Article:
PORTLAND, Ore. (KOIN) — Long-distance learning started in many school districts in Oregon and Southwest Washington on Monday, but it was not business as usual for students and teachers who are now in virtual classrooms.
A lot of parents are longing for the days when kids showed up to school, and left at the end of the school day, and all they had to do was make sure they did their homework. But online school, or distance learning, is quickly becoming the new norm, and most districts are taking it slowly for teachers and students alike.
Portland Public Schools
For Portland Public Schools, the largest district in the metro area, this week most teachers are tasked with reaching out to students, making sure they have a way to communicate with their teachers, and if they have a computer to access lessons with.
“It can be really chaotic sometimes. A while ago we were in a chat with my social studies teacher and everyone was trying to talk at once,” said Portland 6th grader Iris Delamarter.
There is still a problem getting technology out to all the students who need it. PPS said it is still working on that, as well as internet access across the district.
“The plan moving forward: teachers are getting familiar with online tools that the district has provided. Students and families are getting used to those online tools like Google Classroom and Seesaw,” said Elizabeth Thiel, Vice President of the Portland Association of Teachers. “Teachers are also going to continue to prioritize students’ well-being and mental health.”
Oregon districts have until next Monday, April 13, to actually start up lessons, which can be online classes–either live or pre-recorded–or other learning sites, and written class material packets. It’s only high school students who will be getting class credit needed for graduation. A big problem for teachers is how to measure proficiency among students remotely.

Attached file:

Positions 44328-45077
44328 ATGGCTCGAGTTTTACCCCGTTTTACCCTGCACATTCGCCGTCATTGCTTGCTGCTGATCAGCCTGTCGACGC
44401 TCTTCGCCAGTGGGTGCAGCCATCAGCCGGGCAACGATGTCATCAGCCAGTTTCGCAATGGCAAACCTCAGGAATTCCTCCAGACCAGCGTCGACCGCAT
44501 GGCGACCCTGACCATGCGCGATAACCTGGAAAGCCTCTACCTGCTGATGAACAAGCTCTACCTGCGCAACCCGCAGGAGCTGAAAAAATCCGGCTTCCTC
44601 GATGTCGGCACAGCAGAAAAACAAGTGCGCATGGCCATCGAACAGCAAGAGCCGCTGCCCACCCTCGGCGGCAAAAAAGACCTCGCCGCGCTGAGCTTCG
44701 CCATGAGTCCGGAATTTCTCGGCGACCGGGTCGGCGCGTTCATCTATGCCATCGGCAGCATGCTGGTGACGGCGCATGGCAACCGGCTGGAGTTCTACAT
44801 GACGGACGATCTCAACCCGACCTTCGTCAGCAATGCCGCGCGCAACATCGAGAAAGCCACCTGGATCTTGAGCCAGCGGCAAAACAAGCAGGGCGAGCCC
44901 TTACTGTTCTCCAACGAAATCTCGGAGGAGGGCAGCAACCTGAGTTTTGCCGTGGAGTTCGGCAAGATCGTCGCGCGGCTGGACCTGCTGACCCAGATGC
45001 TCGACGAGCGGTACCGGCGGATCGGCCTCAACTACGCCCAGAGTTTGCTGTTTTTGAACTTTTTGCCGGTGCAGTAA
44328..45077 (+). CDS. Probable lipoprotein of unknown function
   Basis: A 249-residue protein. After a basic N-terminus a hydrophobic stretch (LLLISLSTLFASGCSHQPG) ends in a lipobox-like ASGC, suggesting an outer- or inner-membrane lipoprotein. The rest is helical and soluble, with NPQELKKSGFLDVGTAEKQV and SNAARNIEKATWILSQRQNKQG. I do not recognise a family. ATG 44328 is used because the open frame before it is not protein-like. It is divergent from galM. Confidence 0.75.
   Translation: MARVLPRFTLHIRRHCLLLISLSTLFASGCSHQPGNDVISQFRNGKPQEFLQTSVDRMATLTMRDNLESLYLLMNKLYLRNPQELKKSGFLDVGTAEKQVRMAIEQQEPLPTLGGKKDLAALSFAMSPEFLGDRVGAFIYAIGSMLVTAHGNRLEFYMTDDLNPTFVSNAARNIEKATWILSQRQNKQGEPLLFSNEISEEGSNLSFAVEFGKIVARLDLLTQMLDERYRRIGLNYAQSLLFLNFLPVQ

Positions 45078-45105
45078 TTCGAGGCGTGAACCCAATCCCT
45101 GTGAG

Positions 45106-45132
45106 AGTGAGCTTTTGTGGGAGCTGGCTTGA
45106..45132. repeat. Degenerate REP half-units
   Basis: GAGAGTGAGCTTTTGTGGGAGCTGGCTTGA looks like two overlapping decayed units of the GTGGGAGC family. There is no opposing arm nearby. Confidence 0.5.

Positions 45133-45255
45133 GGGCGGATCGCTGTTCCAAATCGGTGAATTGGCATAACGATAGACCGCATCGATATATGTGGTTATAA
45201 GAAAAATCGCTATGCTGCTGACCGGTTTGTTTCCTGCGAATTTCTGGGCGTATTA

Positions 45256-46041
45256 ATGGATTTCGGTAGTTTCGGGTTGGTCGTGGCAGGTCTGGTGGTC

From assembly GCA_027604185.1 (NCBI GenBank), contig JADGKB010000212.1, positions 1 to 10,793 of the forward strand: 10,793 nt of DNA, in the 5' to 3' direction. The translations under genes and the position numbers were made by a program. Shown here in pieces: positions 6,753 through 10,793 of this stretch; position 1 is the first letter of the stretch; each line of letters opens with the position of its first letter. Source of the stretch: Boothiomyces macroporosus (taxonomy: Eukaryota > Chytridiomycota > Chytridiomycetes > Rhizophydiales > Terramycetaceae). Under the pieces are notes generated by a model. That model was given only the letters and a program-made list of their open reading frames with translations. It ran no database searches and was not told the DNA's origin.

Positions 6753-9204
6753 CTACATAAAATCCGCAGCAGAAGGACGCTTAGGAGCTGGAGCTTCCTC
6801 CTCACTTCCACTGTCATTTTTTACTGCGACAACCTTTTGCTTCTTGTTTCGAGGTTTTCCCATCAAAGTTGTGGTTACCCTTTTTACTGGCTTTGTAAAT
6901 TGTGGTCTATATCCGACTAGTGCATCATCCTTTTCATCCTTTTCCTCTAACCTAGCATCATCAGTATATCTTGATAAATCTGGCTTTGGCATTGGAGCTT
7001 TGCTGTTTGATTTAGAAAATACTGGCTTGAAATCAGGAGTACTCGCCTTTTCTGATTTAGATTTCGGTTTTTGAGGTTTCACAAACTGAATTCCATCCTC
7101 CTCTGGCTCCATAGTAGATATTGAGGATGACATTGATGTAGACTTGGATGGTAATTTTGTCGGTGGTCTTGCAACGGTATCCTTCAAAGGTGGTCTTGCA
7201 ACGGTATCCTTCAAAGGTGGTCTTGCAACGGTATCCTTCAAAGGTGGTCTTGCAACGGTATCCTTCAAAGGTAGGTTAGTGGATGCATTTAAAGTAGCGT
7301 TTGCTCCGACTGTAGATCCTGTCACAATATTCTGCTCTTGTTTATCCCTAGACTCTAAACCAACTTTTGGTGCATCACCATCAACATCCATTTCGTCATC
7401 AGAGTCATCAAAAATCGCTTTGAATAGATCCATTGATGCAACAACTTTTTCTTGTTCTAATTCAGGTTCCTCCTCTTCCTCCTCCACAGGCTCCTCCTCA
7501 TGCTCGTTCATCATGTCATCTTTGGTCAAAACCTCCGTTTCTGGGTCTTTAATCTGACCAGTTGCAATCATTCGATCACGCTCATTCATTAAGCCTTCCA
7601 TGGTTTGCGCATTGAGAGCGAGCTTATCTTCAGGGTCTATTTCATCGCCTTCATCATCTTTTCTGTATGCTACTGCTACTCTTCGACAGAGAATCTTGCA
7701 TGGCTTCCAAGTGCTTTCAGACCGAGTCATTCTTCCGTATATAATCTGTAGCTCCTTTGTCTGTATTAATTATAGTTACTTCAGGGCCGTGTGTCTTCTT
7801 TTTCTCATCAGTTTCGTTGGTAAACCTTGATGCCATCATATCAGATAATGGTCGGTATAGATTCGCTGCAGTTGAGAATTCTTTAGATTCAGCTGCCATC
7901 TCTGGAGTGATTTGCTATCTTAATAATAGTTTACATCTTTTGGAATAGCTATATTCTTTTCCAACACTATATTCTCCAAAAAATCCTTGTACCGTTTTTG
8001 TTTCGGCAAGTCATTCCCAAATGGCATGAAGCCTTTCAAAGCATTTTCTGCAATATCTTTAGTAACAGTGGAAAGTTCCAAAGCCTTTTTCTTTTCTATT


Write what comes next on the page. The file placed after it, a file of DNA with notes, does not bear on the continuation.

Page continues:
Estacada School District
Meanwhile, distancing learning has been underway for a few weeks in Estacada–a much smaller district. Middle school math teacher Chris Stanton said parents, students, and teachers need to realize it’s not as simple as having a teacher just record themselves giving a lesson–they want to be able to interact with their students.
“We’re trying to teach and learn the program beyond just the content we’re covering,” said Stanton. “We’re trying to make it work first, and then we’re going to make it great.”
At the same time, many teachers are also suddenly stay-at-home parents, and are trying to schoolwork for their children while managing their own classrooms.
Many parents are panicked, worried about what their students are missing and not feeling qualified to jump in as the substitute teacher, or evening having the time to do so. Some advice for all parents? Focus on the things you can do. Have kids take a break from screens and write letters to friends, use recipes to make a meal together–find alternative ways to learn and educate.
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